Grand River RoundUp

We’ve had a variety of weather this week. Tuesday morning it was two below zero, the ground was covered with snow and the roads were really icy. It slowly warmed up during the week and by Saturday the snow was all gone and the mercury had risen to 50 degrees!

BETTY OLSON
Guest Columnist
Taz and a bunch of the neighbors went to the Hackamore Monday morning to help Doug and Clint Doll wean calves and haul them up to Bill Holt to winter. Casey and Missy got home that afternoon from their carpenter job on Bryce’s house in Chadron. They bought a service pickup down there to haul around all his tools.
The guys spent the cold, snowy day on Tuesday getting things ready at our east place so they could PG the cows the next day. I hosted Ladies Aid at the church that afternoon and the roads were still pretty icy on the highway when I drove south.
Doc Beck came to preg test the cows on Wednesday and Doug and Clint Doll, Taygen Schuelke, RonE Jenson, and Bill Holt were there to help these guys. What a great crew!
Casey borrowed Jeremy Stadheim’s pot to haul the empty cows to the Lemmon sale barn on Thursday and the pregnant cull cows to Faith Livestock on Saturday. Reub and Taz spent Thursday tearing down what was left of the old stockade across the highway. It finally got above freezing on Friday and the guys started building the new stockade to give some protection to the livestock in that pasture.
Reub had his appointment with Mary Eggebo Friday afternoon and, since Sage and Alaina’s kids didn’t have school or day care in observance of Veterans Day, we stopped at their house to visit the grandkids. Sage was out working on their new house west of town and we stopped to look his project over on the way home.
Rick and Cindy Engle, their son Wade and granddaughter Lilly came to spend the weekend at Casey and Missy’s house to hunt deer. We drove to Buffalo on Saturday to help Bill and Verona Vroman celebrate their 70th wedding anniversary and there were hunters everywhere. Bill and Verona had a dandy party at the Senior Center and there were lots of old friends and neighbors to visit with. There was also a NFR send-off party for Chason Floyd at the Rec Center that evening and lots of the same folks attended both events. Emanuel Lutheran Church at Zeona had their hunters supper that evening. Too bad we can’t be in more than one place at a time!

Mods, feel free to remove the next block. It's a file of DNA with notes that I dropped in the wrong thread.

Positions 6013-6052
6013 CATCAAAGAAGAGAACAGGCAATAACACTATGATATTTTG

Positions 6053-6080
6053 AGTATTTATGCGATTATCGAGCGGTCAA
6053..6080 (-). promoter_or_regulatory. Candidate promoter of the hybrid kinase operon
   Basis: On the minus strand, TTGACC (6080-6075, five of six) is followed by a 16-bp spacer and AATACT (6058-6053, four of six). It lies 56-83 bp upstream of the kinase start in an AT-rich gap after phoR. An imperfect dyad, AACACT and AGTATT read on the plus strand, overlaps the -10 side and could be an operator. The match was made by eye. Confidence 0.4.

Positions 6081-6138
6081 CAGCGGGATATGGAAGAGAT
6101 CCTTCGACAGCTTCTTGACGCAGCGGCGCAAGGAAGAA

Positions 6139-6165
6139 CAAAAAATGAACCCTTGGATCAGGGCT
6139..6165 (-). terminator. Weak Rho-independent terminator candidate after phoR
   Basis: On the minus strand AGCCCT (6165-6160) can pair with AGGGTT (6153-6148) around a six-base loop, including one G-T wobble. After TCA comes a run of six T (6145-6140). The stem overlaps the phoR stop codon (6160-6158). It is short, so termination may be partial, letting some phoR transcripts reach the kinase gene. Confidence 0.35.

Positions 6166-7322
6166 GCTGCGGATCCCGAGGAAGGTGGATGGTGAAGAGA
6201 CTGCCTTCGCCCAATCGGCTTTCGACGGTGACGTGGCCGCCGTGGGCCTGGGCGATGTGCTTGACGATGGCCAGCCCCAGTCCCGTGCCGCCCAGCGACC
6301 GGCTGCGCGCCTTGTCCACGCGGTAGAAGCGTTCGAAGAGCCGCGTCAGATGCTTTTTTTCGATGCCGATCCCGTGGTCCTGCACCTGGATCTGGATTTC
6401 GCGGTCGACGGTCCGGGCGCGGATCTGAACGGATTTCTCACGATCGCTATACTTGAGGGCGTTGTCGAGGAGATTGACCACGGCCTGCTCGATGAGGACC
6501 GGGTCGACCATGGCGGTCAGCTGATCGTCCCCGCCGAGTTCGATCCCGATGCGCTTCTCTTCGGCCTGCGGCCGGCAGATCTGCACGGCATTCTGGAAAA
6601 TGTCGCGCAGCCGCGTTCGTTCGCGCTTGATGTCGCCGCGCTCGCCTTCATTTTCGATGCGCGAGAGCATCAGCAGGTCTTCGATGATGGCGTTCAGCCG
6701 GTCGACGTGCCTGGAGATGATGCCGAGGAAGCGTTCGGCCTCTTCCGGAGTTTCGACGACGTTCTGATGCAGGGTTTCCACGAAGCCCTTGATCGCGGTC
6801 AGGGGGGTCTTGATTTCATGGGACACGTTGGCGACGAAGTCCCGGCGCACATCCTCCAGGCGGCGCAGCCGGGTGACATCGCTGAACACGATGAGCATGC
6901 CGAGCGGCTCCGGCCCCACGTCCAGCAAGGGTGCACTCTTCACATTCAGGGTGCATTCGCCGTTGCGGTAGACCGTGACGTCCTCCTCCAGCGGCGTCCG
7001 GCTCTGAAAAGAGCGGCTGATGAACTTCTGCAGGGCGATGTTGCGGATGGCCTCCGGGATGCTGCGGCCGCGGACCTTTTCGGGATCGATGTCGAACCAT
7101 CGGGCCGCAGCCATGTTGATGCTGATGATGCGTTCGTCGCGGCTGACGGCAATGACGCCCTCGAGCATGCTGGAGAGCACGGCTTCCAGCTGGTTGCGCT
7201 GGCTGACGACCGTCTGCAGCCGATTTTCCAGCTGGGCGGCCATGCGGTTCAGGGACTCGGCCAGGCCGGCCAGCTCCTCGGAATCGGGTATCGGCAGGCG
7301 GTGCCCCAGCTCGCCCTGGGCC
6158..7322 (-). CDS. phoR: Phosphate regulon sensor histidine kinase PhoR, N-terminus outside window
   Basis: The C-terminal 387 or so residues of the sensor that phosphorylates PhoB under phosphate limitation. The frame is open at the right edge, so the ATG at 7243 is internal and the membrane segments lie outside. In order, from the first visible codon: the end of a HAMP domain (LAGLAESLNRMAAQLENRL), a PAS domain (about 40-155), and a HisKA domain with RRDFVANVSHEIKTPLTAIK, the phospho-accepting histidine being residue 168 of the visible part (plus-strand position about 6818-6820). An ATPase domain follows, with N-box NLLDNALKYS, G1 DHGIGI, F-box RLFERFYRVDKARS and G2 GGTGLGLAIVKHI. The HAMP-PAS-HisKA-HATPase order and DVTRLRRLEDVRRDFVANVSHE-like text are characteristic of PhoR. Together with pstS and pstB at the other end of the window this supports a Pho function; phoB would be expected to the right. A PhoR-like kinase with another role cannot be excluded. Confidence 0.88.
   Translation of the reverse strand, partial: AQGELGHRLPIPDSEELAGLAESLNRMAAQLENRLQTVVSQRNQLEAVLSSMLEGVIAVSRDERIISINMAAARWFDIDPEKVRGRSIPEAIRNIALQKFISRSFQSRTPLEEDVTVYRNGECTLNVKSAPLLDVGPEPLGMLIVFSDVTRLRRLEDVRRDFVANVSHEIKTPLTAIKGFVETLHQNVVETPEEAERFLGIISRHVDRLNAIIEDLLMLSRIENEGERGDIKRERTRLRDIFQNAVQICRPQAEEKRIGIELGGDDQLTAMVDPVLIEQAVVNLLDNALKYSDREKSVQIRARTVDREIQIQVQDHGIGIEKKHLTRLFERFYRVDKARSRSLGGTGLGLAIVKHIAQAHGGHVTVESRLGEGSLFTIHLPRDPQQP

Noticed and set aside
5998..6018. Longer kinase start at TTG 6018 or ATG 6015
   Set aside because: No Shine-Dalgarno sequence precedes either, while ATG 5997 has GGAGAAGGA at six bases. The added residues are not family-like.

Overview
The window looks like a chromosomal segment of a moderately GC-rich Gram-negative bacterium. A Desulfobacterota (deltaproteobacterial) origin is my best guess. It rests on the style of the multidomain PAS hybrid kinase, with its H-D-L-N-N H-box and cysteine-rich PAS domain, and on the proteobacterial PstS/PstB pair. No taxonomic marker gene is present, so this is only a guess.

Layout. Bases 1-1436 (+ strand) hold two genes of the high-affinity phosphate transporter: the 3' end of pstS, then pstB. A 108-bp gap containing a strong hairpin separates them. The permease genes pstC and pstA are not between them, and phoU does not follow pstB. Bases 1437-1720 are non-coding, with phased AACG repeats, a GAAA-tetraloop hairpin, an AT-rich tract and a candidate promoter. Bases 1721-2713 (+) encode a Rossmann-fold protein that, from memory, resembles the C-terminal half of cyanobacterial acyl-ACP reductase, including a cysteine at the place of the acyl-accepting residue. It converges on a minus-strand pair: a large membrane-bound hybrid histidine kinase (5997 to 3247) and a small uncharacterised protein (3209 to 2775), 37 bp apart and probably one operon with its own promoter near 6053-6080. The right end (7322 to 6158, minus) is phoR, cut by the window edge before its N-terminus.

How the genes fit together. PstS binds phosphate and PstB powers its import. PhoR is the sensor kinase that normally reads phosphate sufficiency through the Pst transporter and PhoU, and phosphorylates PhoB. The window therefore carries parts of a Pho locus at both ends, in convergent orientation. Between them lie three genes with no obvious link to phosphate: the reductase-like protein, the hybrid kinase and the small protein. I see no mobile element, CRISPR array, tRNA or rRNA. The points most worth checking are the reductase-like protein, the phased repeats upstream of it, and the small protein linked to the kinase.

We also had to miss the Veterans Day programs in Buffalo and Bison. Rep. Sam Marty, a decorated Vietnam veteran, was the speaker at Bison’s program. Wish we could have heard him.
Pastor Henry and Linda Mohagen went up to Park River, N.D. for special meetings Sunday through Tuesday so Casey gave the sermon at Slim Buttes Lutheran on Sunday on another beautiful, warm day.
Buck Thybo, 84, passed away on Friday following a battle with cancer. Buck and his three sisters were raised in the southern Slim Buttes just across the road from the Rock Ranch School south of JB Rock. Buck was a paratrooper with the 101st Airborne Infantry from 1954-1956. He came back to the Thybo ranch, married Karen Steele, and their four children were also raised in the Slim Buttes. Buck’s memorial services will be this Tuesday at the Little Dane Church near St. Onge. His family has our sympathy.
The Tri-State Livestock News had a great Veterans Day article about a local Korean War veteran, Pete Longbrake. Pete and his family ranch near Dupree and are long-time rodeo legends. Pete was a member of the Brand Board when Gov. Rounds fired all the Brand Board members in the middle of the night and had the state take over brand inspection, which still makes ranchers in western South Dakota steaming mad!
My father, Sgt. Bryce White, was a WWII decorated veteran and several of our friends and family members are also veterans. To honor their service, I’ll leave you with these stories Dad would have got a kick out of:
A U.S. Navy Admiral was attending a naval conference that included Admirals from the U.S., English, Canadian, Australian and French Navies. At a cocktail reception, he found himself standing with a large group of officers that included personnel from most of those countries. Everyone was chatting away in English as they sipped their drinks but a French admiral suddenly complained that, whereas Europeans learn many languages, Americans learn only English. He then asked, “Why is it that we always have to speak English in these conferences rather than speaking French?”
Without hesitating, the American Admiral replied, “Maybe it’s because the Brit’s, Canadians, Aussie’s and Americans arranged it so you wouldn’t have to speak German.”
You could have heard a pin drop.
AND THIS STORY FITS RIGHT IN WITH THE ABOVE…
Robert Whiting, an elderly gentleman of 83, arrived in Paris by plane. At French Customs, he took a few minutes to locate his passport in his carry on.
“You have been to France before, monsieur?” the customs officer asked sarcastically.
Mr. Whiting admitted that he had been to France previously.
“Then you should know enough to have your passport ready.”
The American said, “The last time I was here, I didn’t have to show it.”
“Impossible. Americans always have to show their passports on arrival in France!”
The American senior gave the Frenchman a long hard look. Then he quietly explained, “Well, when I came ashore at Omaha Beach on D-Day in 1944 to help liberate this country, I couldn’t find a single Frenchmen to show a passport to.”
You could have heard a pin drop.







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